Finding and Selecting the Right Geo Contractor

Geo_Contractor.pngThis is the single most important task that the homebuyer/homeowner must accomplish to ensure that the end result of going with geothermal results up being a positive, money saving experience. As mentioned previously, most customer complaints about their geothermal system are not the fault of the technology or the equipment per se, but rather how the contractor performed his job, so finding and selecting the best contractor is absolutely crucial.

Getting Started

The best way to find the right geothermal contractor is through word of mouth. If you know of a geothermal equipped home in your neighborhood, ask the homeowner about his/her experience with the system and who they used.

Otherwise the best single source for identifying qualified, experienced geothermal installers is through the International Ground Source Heat Pump Association (IGSHPA pronounced “IG-SPA”). IGSHPA is a national organization affiliated with Oklahoma State University and is the leading training and professional certification organization. It maintains a current list of IGSHPA accredited installers and certified geothermal designers specializing in closed-loop geo systems. An IGSHPA accredited installer is your best bet for selecting the right partner for your geothermal project (www.igshpa.okstate.edu).

Geothermal heat pump manufacturers are also a good source for locating local contractors and should be consulted in your search. These contractors have undergone training on specific manufacturer heat pump offerings. They may like to use one specific heat pump manufacturer over others, but they should have the knowledge and experience to work with more than one manufacturer’s products, depending on the specific needs of any project. (For more on heat pump manufacturers, see the section Geothermal Goes Mainstream). 

Your selected contractor will know of local drillers for the ground loop and will recommend them to you. You should aim to use a Licensed Driller. In some cases, geothermal contracting firms have integrated the drilling function into their operations.

Questions to Ask

Here is a list of questions to ask the contractors you engage with in the selection/bid process:

  • How long have they been doing geothermal work?
  • How many projects have they completed?
  • Are they accredited (if they’re not on IGSHPA’s list)
  • Can they recommend past customers for you to speak with?
  • Do they specialize in residential-scale geothermal installations?
  • How do they size the geo system? Do they use ACCA Manual J or ASHRAE methodology?
  • Do they use load calculation software to determine the best size heat pump unit for your home and the loop field needed?
  • What type of heat pump do they recommend and by which manufacturer?
  • Will they give you a written cost appraisal, delivery & warranty for their work?
  • Are they knowledgeable about available state and local tax credits and possible utility rebates in addition to the federal tax credit?
  • What type of monitoring system do they recommend you have to make sure your geothermal system is working properly?
  • Do they offer a service/maintenance contract so they stay with your system in operation?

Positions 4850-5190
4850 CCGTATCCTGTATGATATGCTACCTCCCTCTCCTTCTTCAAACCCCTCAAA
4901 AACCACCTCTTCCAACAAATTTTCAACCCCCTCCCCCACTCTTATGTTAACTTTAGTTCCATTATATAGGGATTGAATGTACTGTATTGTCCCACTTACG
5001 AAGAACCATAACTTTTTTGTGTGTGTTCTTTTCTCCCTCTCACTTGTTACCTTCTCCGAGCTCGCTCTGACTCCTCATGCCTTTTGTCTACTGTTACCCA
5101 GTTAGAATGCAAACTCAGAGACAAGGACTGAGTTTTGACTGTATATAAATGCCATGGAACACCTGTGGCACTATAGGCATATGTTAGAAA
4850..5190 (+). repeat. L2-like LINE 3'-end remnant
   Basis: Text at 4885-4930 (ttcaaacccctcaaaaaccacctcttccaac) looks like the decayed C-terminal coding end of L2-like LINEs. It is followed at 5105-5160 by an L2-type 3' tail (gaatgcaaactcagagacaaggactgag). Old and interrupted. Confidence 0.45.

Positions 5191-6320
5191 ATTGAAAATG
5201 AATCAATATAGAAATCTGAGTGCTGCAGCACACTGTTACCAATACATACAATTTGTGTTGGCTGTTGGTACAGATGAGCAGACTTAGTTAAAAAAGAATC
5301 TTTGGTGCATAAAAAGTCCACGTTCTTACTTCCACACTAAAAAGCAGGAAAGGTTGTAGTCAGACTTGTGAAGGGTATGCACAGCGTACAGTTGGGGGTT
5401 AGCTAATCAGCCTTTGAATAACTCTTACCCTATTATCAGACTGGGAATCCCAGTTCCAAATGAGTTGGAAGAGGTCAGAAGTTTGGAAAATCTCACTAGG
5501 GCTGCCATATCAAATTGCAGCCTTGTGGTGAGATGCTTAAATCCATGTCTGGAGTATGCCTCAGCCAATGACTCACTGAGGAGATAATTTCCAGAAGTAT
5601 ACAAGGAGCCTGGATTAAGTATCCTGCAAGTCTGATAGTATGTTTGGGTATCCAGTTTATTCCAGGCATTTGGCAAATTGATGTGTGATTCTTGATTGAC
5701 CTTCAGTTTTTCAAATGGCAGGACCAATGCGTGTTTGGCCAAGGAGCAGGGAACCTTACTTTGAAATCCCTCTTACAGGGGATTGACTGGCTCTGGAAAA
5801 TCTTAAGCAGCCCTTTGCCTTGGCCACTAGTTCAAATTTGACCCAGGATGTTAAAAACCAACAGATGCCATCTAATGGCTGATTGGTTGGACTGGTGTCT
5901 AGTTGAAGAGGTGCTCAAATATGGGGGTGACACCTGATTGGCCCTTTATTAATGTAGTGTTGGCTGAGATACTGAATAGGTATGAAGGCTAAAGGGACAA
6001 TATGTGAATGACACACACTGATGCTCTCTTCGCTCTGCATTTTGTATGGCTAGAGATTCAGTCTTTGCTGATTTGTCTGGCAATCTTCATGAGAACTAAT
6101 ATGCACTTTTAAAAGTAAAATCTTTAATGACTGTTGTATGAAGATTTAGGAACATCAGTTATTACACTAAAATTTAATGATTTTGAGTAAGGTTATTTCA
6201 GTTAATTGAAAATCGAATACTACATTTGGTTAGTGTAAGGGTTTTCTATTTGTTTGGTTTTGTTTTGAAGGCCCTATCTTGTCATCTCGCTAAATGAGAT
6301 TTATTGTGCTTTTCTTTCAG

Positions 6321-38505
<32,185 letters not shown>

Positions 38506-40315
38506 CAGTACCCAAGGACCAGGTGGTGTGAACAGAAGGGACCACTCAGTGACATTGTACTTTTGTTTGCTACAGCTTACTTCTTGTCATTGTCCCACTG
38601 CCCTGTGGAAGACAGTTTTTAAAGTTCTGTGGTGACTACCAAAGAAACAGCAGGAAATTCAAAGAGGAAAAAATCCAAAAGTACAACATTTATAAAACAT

A good blog resource where you can discuss with other people engaged in the geothermal process and get good answers and feedback is at the National Geographic Energy blog.

Requesting Bids and Undergoing Site Visits

Unless you know of a contractor who has done work that you can verify with a family member, neighbor or friend who has a geothermal system installed by this contractor, you should develop a short list of possible installer candidates who you would be confident to engage further with. This will provide you with a range of prices and suggested approaches in terms of system design and heat pump options.

After completing your initial contacts, at this point you will want to receive bids to complete the work from each of these candidates. However, for them to prepare appropriate bids, site visits to your property will be required. These visits will allow the installer to evaluate your specific property and your home (or your builder’s plan) with you and give you the opportunity to ask all the questions you have prepared and additional questions that will inevitably arise in the course of your time and conversation with the contractor.

Bear in mind that the site visit is the occasion for the geothermal contractor to gain a better understanding of your specific situation and your property’s suitability for a geothermal install. More precise information will be contained in his bid. The Homeowner’s Guide to Geothermal Heat Pump Systems points out that his design strategy may be something he likes to keep to himself for competitive reasons: “In many markets, the design is the installer’s competitive advantage that they have honed over years of experience in conditions specific to your geographic location. The effectiveness of their designs will be evidenced through talking to their references, performance data from their other installations, and a service agreement that shows they will stand by their work.”

The authors of Geothermal HVAC: Green Heating and Cooling add: “good job proposal should leave nothing up to chance or misinterpretation and should spell out the exact equipment to be used. You are spending a lot of money on a new system, whether for a residential or commercial application, and you deserve a detailed roadmap of the process.”

Making the Final Installer Selection

If you solicit several or more bids from accredited installers, your final selection may either be self-evident or a more nuanced decision. In any event, the final decision on who to go with will come down to experience and credentials, the cost of the work and your budget, and what may be most important, your gut feeling about confidence/trust and rapport with the installer. Good luck!